Thursday, August 18, 2016

Skip Nesser – but please read his dog – Swedish Dagbladet


93 s.

H åkan Nesser gives out two new books at the same time, the wide landscaped novel “Eugen Kallmann eyes” and “Norton philosophical memoirs,” a declaration of love to Nesser dog who died two years ago. The latter told from the other side, from the dogs’ heaven where Norton is now available. He has dictated, Nesser has nertecknat his words.

Even in the broader novel plays the other side a crucial role, mainly in the form of a few notebooks as a teacher in a small town in northern Sweden left behind. The books are discovered by his successor, who moved up from Stockholm to start a new life after his wife and daughter died in a ferry accident off the east coast of Africa.

The representative Eugen Kallmann was a recluse , difficult to come near life but by all accounts a visionary teacher who had a pragmatic relation to the curriculum and therefore kept to the essential. His students loved him. But they left the notebooks raises questions. Who was Eugen Kallmann? Sued his claim in the book that he murdered his mother in childhood? Could he read a person’s soul by looking into her eyes? And, perhaps most importantly, he died a natural death?

The course of events run by the issues surrounding Eugen Kallmann. What I mentioned is soon clear, and more will be revealed about the dead man, who casts long shadows. The successor and a few colleagues are fascinated by the mystery. They start a search with a clear taste of the Secret Seven. Alongside this haunted their school of racist threats and violence. We write in 1995, but sections can accommodate an obvious replica of our times. What happened in the wake of the New Democracy happens again. The reading is driven by two issues. What happened? What will happen? Unfortunately born even a question after reading: So what?

The suggestion of Kallmann ability to read the mind is a magic-realistic possibility, which could led to an experience crime that made the book existentially challenging . But it never develops. In the section on racism engaged Nesser självbekräftanden social critique on the current Swedish detective level on Form 1A. Nothing that breeds a thought or a critical perspective, only that all decent people readily endorse.

Although the coquetry details and allusions irritates. The drinking lots of carefully specified name wine. Does a book tucked into the bookcase is next to the Thomas Mann’s “Magic Mountain”, never next to a mail order catalog or porn magazine. How it works cultural reference system that legitimation, just only a kitschy sign of Håkan Nesser’s refined taste without meaning in text web.

At first, I wonder also about the philosophical allusions in dog book. But they fall into place. When Nesser allows Norton call himself a philosopher and when chapters get titles like Kierkegaard alludes to it playfully, without pretensions. Same thing when Norton reproduces Wittgenstein hackneyed maxim “What one can not speak, thereof one must be silent”, and let it be followed by the laconic observation “as it says in the song”; the quote says something about Norton’s dilemma, but it works also ironic.

The book about Norton is a wonderful declaration of love. The philosophical dog we find even in Stefan Eklund “52 conversations with a terrier” and Lars Gustafsson’s “Elegy of a dead labrador”, but where Gustafsson emphasizes the dog Gnostic INSCRUTABILITY Norton transparent. He becomes the cunning, sometimes easy förnumstiga soothsayer, more of 1700s sarcastic conversation champion Dr. Johnson than a Gnostic philosopher. He treats his master mild indulgence, but Nesser wisely resists the temptation to let Norton bestifiera their two-legged relatives.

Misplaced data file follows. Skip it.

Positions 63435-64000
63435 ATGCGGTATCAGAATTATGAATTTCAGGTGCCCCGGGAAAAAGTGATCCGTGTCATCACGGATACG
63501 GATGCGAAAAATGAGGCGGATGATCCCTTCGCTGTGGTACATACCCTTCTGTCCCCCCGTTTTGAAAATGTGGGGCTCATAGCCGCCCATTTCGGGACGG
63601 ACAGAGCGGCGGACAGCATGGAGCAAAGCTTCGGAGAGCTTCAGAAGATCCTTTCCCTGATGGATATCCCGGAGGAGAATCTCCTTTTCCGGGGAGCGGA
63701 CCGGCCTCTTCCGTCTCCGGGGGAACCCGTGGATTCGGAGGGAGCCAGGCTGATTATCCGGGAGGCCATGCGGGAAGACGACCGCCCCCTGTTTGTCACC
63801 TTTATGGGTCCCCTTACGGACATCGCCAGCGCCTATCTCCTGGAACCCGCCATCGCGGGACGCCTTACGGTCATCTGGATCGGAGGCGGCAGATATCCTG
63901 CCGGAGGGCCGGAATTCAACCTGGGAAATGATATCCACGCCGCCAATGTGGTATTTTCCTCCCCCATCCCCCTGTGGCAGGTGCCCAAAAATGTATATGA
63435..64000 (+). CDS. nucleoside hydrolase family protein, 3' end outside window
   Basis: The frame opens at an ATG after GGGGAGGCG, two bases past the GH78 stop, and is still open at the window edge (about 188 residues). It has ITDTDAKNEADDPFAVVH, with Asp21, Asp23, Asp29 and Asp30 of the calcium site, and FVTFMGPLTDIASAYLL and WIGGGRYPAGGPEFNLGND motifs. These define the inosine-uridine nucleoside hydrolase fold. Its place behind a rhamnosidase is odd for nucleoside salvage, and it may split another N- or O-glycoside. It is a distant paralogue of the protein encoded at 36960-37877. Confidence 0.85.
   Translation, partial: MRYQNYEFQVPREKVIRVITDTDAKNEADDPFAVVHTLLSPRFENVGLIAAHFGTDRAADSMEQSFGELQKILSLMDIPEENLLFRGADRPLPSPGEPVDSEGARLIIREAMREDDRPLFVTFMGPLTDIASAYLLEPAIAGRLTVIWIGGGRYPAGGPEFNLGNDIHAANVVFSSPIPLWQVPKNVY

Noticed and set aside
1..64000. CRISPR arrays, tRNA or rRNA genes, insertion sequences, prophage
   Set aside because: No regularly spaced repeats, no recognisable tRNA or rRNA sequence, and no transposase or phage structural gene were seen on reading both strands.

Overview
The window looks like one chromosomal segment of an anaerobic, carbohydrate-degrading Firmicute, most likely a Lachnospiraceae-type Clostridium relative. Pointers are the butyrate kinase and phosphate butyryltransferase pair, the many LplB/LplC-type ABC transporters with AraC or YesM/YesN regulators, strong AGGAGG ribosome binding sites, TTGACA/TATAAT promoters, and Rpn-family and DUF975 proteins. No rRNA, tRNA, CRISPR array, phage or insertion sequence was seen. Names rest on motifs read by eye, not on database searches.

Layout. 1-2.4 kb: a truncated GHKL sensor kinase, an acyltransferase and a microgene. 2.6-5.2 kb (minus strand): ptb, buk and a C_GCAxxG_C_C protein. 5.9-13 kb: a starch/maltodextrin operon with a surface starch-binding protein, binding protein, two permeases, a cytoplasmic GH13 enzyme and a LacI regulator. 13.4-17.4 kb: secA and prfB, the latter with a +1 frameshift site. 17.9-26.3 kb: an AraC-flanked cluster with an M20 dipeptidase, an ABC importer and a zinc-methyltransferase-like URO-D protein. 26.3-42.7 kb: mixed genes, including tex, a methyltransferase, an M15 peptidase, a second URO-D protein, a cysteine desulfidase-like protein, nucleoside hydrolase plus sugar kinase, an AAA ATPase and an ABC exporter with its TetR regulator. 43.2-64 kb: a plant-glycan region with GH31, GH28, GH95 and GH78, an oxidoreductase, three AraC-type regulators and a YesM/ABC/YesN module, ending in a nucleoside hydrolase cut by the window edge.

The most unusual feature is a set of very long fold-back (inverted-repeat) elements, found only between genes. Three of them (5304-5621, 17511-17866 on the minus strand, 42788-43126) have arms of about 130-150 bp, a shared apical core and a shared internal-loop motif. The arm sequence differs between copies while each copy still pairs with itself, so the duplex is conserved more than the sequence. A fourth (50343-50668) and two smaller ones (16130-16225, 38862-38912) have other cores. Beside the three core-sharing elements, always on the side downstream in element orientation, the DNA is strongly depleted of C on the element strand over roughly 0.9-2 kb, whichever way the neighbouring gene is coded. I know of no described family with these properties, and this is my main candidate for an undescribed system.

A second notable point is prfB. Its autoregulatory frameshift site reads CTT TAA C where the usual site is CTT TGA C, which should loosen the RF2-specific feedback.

But not only sententiousness, Norton also exudes an unselfish love which every dog ​​owner recognizes. Perhaps it can be called an “emanation” which could reconcile him with Gustafsson’s Gnostic Labrador, at least through the back door.

Of course interpretation Norton people’s feelings before we ourselves know what we are experiencing. In talks with the two-legged occurs Norton consistent human replica. We also get a beautiful view of how Norton, attracted by the smell of meatballs, comforting a young man on a moor in England. The unfortunate has been abandoned by her lover, but after meeting with Norton, he realizes that it is better to get a dog than to take his life.

But love goes in both directions. The fervency of which can be sensed in every other formulation reminds us of Mats Gellerfelts lovely pictures from her life with the beloved labrador Rasmus in the anthology “Ten dogs and a cat.”

The love mixed with good-natured humor, as when a English labradorvän shows Norton how futile it is to hunt pheasants, “they are probably the simplest creatures on earth and is also composed of only three elements: springs, splintered bones and sounds.”

We hear a dog lover Hakan Nesser down to the smallest, well-chosen detail. When he interprets how Norton afflicted by the scent symphony he meets on the walks he approaches the subjective empathy in Stephen King’s “Cujo” and Kerstin Ekman’s masterpiece “The dog”. But he never seeks to give the illusion that we enter into the dog inside. Instead, Norton a gentle interpreter of both the man and the dog, and our time together on earth. And it is absolutely delightful reading.


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